MediaMind Reevaluates IPO

Slightly reining in its ambitions, MediaMind on Monday revealed more modest terms of a planned initial public offering. In March, the online ad campaign management firm -- known as Eyeblaster until last month -- filed with the Securities and Exchange Commission to raise up to $115 million in an IPO of common stock. At the time, it didn't reveal how many shares it planned to sell, their expected price, or where they would be listed.

According to a new SEC filing, up to 5.8 million shares will be sold at $14 to $16 each, which amounts to about $73 million. Under the new terms, there will be some 18 million shares outstanding after the IPO. MediaMind said it plans to use the proceeds to establish new relationships with ad holding companies, media publishers and technology companies; and increase its global footprint.

In the filing, the company also outlined some serious risks to investors. "We face significant competition from Google and Microsoft and may not be able to compete successfully with such powerful competitors," it notes. What's more: "We face intense and increasing competition from other companies within our industry and may not be able to compete successfully with such competitors."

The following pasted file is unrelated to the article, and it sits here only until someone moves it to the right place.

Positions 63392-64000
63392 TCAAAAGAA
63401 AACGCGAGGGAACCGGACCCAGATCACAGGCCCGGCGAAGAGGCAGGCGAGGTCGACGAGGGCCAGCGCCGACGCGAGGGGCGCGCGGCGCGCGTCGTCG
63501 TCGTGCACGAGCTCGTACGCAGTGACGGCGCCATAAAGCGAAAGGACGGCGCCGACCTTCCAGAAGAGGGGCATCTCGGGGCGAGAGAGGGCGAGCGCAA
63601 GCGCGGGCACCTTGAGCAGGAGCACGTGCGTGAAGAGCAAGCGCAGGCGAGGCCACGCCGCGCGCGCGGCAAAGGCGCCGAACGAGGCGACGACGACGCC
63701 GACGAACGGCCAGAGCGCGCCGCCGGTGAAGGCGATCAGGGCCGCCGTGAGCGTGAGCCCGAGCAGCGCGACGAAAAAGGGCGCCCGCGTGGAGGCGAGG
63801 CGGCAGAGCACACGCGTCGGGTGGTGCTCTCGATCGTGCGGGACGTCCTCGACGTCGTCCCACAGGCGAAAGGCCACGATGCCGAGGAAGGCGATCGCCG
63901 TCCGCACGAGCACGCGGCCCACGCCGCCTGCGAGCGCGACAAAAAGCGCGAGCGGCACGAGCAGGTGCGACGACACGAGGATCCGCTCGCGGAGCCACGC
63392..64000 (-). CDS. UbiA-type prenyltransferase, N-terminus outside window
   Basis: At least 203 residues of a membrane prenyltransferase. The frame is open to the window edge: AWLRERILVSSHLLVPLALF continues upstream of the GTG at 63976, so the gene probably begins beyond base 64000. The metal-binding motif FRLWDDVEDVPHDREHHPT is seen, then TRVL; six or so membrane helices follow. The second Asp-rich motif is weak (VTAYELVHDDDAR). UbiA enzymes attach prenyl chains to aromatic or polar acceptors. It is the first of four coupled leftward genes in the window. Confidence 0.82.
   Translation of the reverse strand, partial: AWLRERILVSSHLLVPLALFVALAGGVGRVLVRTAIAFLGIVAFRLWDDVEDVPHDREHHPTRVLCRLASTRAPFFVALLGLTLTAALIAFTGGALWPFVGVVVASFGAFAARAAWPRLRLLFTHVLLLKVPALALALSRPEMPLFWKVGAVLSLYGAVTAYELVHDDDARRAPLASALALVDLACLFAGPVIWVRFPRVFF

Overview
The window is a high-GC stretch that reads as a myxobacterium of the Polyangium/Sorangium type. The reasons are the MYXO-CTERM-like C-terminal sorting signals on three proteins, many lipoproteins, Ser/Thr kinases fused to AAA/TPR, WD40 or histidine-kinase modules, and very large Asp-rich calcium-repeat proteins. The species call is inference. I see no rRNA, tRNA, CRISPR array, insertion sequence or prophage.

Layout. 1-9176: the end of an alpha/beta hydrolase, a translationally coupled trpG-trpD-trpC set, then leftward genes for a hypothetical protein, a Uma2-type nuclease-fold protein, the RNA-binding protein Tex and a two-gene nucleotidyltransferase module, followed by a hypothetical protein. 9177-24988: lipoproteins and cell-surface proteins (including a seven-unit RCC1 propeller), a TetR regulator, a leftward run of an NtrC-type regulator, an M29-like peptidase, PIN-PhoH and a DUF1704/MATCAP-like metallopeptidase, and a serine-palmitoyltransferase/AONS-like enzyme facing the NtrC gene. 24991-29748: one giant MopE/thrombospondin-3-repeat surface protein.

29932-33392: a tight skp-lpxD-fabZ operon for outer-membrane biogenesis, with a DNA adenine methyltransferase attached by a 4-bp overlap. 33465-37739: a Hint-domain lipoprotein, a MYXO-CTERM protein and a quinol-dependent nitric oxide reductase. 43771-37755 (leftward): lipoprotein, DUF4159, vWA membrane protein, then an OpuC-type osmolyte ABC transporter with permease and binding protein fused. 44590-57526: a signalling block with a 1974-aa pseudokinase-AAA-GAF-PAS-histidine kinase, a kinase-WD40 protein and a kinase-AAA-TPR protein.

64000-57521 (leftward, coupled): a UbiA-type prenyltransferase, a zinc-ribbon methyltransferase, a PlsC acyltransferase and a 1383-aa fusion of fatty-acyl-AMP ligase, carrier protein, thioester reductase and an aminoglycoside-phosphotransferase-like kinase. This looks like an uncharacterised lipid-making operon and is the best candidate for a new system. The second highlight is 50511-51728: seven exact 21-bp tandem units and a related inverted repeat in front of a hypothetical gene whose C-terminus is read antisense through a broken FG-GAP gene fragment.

MediaMind also said the loss of a major customer, such as Microsoft, "or a reduction in any such customer's Internet advertising or marketing budget" could significantly reduce its revenue and profitability. Company representatives say they were not able to further discuss these issues on Monday.

On the bright side, the company said it swung to a first-quarter profit of $42,000 as revenue jumped 40% from $11.4 million to $16 million year-over-year. Net income was $560,000, compared to a loss of $473,000 during the same period a year earlier.

In the filing, MediaMind also said it has applied to be listed on the Nasdaq Global Select Market under the symbol MDMD.

While he was not at liberty to discuss the IPO directly, Gal Trifon, co-founder and CEO of MediaMind, recently said it was not directly related to the rebranding effort. Both initiatives, he said, would help lead the company into the future. Then known as Eyeblaster, New York-based MediaMind actually filed for an IPO back in March 2008, but had to cancel its plans due to rough market conditions. Hardly an anomaly, at least 26 tech companies canceled their IPOs that year, according to Thomson Reuters data.

Institutions and investors underwriting this latest IPO include J.P. Morgan Securities, Deutsche Bank Securities, Pacific Crest Securities LLC, FBR Capital Markets & Co, ThinkEquity, and Broadpoint Capital, according to a preliminary prospectus filed with the SEC.

As a company rooted in the world of rich media, MediaMind has more recently secured its position as an independent ad-serving platform through deals with heavyweights like GroupM's MediaCom last summer.

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